Book Excerpt: 'Bad Stories'
By Steve Almond
The ascension of Donald Trump to the presidency is certainly the impetus for this book. But it should not be mistaken for my subject. In fact, I’ve been tracking the odd and lurching course of our democracy for most of my adult life. I’ve pursued this interest not as an academic—an historian or a political scientist—but as a reporter and, more recently, a fiction writer. That makes me a storyteller technically, though I feel more often like a woozy and puzzled student of the American story.
I’ve placed my faith in stories because I believe them to be the basic unit of human consciousness. The stories we tell, and the ones we absorb, are what allow us to pluck meaning from the rush of experience. Only through the patient interrogation of these stories can we begin to understand where we are and how we got here.
What happens, then, when some of the stories we tell ourselves are bad, meaning fraudulent either by design or negligence? What happens when the stories we tell ourselves are frivolous? Or when we ignore stories that are too frightening to confront? What happens when we fall under the sway of stories intended to sow discord, to blunt our moral imaginations, to warp our fears into loathing and our mercy into vengeance? The principle argument of this book is that bad stories lead to bad outcomes.
As I struggled to make sense of the 2016 election, my mind kept spiraling back to one particular scene in American literature: Ahab, perched upon the quarterdeck of the Pequod, a “grand, ungodly, god-like man” with a prosthetic leg fashioned from a whale’s jawbone. The captain has come to announce the true nature of his mission, which is not economic in nature but deeply personal. He seeks revenge against the leviathan that maimed him and exhorts his crew with a soliloquy Trumpian in pitch if not diction.
“All visible objects are but pasteboard masks,” Ahab roars. “If man will strike, strike through the mask! How can the prisoner reach outside except by thrusting through the wall? To me, the white whale is that wall, shoved near to me. Sometimes I think there's naught beyond. But 'tis enough. He tasks me; he heaps me; I see in him outrageous strength, with an inscrutable malice sinewing it. That inscrutable thing is chiefly what I hate; and be the white whale agent, or be the white whale principal, I will wreak that hate upon him. Talk not to me of blasphemy, man; I'd strike the sun if it insulted me.”
It is this volcanic sense of grievance that fuels Melville’s saga, that binds the crew of the Pequod—a coterie of races and temperaments, immigrants and exiles, one for each state of the union—to their leader. “Ahab’s quenchless feud seemed mine,” Ishmael tells us, rather helplessly. Who can blame the kid? Ahab is something like a natural force, a vortex of vindication as mighty as the beast he pursues. Not even the prophecies of his own mystical harpooner—who foresees the mission culminating in a hearse made of American wood—can moderate his impulses.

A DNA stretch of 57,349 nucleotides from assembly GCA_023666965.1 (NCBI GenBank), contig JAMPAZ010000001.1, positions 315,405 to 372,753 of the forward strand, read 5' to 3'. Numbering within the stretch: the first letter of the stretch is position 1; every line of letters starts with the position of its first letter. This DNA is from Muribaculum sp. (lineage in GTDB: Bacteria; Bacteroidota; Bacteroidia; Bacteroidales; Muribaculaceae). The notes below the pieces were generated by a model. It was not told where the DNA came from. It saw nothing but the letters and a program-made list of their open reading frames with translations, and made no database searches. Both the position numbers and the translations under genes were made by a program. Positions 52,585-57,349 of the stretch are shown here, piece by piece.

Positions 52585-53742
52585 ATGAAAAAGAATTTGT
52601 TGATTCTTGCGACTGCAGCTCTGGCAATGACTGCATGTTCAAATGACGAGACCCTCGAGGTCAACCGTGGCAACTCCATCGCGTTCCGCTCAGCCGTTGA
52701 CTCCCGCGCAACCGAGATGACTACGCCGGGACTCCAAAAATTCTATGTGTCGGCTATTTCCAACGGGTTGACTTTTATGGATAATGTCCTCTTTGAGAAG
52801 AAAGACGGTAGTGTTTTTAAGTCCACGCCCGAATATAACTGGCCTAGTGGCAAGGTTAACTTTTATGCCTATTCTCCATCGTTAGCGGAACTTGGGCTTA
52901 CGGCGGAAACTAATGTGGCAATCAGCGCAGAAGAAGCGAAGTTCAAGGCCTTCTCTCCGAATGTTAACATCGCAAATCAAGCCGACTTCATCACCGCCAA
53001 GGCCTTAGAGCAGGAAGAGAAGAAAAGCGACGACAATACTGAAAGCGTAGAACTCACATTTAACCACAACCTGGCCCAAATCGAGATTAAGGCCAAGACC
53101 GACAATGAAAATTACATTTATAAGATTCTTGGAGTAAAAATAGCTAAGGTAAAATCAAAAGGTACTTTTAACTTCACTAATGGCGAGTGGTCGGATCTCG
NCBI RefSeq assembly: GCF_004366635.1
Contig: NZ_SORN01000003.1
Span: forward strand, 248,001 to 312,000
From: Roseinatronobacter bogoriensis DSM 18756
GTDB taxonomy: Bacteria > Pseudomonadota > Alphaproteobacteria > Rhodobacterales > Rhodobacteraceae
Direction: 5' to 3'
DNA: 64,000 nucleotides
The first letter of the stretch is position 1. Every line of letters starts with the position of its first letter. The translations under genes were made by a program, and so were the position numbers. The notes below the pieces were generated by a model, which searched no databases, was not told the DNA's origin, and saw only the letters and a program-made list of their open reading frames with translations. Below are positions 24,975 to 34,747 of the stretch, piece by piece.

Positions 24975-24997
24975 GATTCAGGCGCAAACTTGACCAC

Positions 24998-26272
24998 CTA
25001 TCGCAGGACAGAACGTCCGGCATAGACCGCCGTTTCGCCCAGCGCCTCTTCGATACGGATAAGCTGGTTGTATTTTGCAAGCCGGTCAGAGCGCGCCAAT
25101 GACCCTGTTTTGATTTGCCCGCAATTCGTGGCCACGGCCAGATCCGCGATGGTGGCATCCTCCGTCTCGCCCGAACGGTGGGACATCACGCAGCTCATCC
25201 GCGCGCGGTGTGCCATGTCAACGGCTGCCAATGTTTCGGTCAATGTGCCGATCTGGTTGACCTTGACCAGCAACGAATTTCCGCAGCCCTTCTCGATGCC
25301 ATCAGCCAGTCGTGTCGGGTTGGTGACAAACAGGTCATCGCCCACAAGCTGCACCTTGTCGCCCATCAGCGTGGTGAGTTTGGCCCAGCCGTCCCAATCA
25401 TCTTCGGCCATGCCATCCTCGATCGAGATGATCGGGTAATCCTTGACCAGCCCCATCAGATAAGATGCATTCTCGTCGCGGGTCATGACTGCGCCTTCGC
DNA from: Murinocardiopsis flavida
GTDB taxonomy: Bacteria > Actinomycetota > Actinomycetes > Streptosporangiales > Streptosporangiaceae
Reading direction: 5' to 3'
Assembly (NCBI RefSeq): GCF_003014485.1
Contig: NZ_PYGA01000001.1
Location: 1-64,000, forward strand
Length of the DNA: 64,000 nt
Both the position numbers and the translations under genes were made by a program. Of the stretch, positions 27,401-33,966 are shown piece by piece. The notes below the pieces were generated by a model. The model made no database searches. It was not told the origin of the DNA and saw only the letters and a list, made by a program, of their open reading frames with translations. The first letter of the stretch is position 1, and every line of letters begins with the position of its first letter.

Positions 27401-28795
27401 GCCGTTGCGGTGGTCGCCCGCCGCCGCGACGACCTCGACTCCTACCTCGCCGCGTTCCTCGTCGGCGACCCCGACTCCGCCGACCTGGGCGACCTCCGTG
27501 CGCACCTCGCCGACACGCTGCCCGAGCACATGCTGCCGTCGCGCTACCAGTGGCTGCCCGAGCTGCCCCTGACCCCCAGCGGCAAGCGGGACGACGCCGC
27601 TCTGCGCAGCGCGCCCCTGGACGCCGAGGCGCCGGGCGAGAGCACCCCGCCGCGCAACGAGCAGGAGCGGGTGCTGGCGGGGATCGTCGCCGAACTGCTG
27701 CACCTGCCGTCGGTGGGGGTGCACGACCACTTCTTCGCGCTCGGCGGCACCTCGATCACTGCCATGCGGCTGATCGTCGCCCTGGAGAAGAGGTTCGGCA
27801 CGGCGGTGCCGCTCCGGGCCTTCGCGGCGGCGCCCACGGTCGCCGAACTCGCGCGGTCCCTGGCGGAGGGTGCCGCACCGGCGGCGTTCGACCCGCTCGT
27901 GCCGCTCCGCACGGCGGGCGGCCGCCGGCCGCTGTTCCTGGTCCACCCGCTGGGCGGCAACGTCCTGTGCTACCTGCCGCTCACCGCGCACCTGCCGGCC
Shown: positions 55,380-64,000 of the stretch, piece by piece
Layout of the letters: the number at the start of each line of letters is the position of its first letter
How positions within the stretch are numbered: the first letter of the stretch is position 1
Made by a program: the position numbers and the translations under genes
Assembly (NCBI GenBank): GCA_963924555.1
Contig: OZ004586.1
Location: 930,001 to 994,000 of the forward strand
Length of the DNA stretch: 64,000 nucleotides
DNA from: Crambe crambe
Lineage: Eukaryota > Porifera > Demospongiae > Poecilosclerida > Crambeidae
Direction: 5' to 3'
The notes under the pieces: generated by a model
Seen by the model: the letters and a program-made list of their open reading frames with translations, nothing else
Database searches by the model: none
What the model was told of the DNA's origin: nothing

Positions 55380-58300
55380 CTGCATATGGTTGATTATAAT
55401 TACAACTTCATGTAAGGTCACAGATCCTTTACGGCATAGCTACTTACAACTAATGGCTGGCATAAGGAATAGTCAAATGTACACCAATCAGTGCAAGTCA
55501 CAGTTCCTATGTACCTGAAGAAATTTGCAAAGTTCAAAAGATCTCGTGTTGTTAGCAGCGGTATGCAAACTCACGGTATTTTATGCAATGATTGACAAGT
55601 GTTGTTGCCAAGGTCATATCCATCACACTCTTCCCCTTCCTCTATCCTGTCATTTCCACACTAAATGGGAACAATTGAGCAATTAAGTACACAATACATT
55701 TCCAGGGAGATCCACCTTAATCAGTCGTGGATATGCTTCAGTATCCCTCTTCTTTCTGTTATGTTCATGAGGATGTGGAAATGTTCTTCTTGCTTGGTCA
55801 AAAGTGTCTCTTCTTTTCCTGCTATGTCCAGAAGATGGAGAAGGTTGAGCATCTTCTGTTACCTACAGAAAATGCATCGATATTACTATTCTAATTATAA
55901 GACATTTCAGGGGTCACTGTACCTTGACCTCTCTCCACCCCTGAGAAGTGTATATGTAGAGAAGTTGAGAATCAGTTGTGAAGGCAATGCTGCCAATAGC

After four years of maniacal pursuit, Ahab spots his enemy and attacks. It does not go well. The wounded whale smites the Pequod, drowning all aboard and rendering the ship a hearse.
Melville is offering a mythic account of how one man’s virile bombast can ensnare everyone and everything it encounters. The setting is nautical, the language epic, the allusions Biblical and Shakespearean. But the tale, stripped to its ribs, is about the seductive force of the wounded male ego, and how naturally a ship steered by men might tack to its vengeful course.
The plot of Moby Dick pits man against the natural world. But its theme pits man against his own nature. The election of 2016 was, in its way, a retelling of this epic. Whether you choose to cast Trump as agent or principal hardly matters. What matters is that Americans joined the quest. Whether in rapture or disgust, we turned away from the compass of self-governance and toward the mesmerizing drama of aggression on display, the capitalist id unchained and all that it unchained within us. Trump struck through the mask. And it was enough.
When I started writing this book, in the months after the election, I was furious and frightened, worn down by decades of disappointment and determined, mostly, to launch harpoons at those I imagined to be my adversaries.
That, too, is a part of this story. The great peril of our age is not that we have turned into a nation of Ahabs, but of Ishmaels, passive observers too willing to embrace feuds that nourish our rancor and starve our common sense. It is this Manichean outlook that laid the groundwork for the ascent of Donald Trump and has, as of this writing, sustained his chaotic reign.
I am struggling in these pages to see Trumpism in a different light: as an opportunity to reckon with the bad stories at the heart of our great democratic experiment, and to recognize that often, embedded within these bad stories, are beautiful ideals and even correctives that might help us to contain the rage that has clouded our thoughts.
I have taken a patchwork approach to this project, one that knits statistical data, personal anecdote, cultural criticism, literary analysis and, when called for, outright intellectual theft. I’m trying, in the broadest sense, to understand how the American story arrived at this point.
I’ve taken Ishmael as my guide here. For while it’s true that he falls under the spell of Ahab’s folly (as did I, as did I) he is also its only surviving witness and chronicler, the voice left to impart whatever wisdom might be dredged from the deep. Amid the spectacle of a mad captain and his murderous quarry, we mustn’t forget that Moby Dick is a parable about our national destiny in which the only bulwark against self-inflicted tyranny is the telling of the story.
Excerpted from the book BAD STORIES by Steve Almond. Copyright © 2018 by Steve Almond. Republished with permission of Red Hen Press.
This article was originally published on April 02, 2018.
This segment aired on April 2, 2018.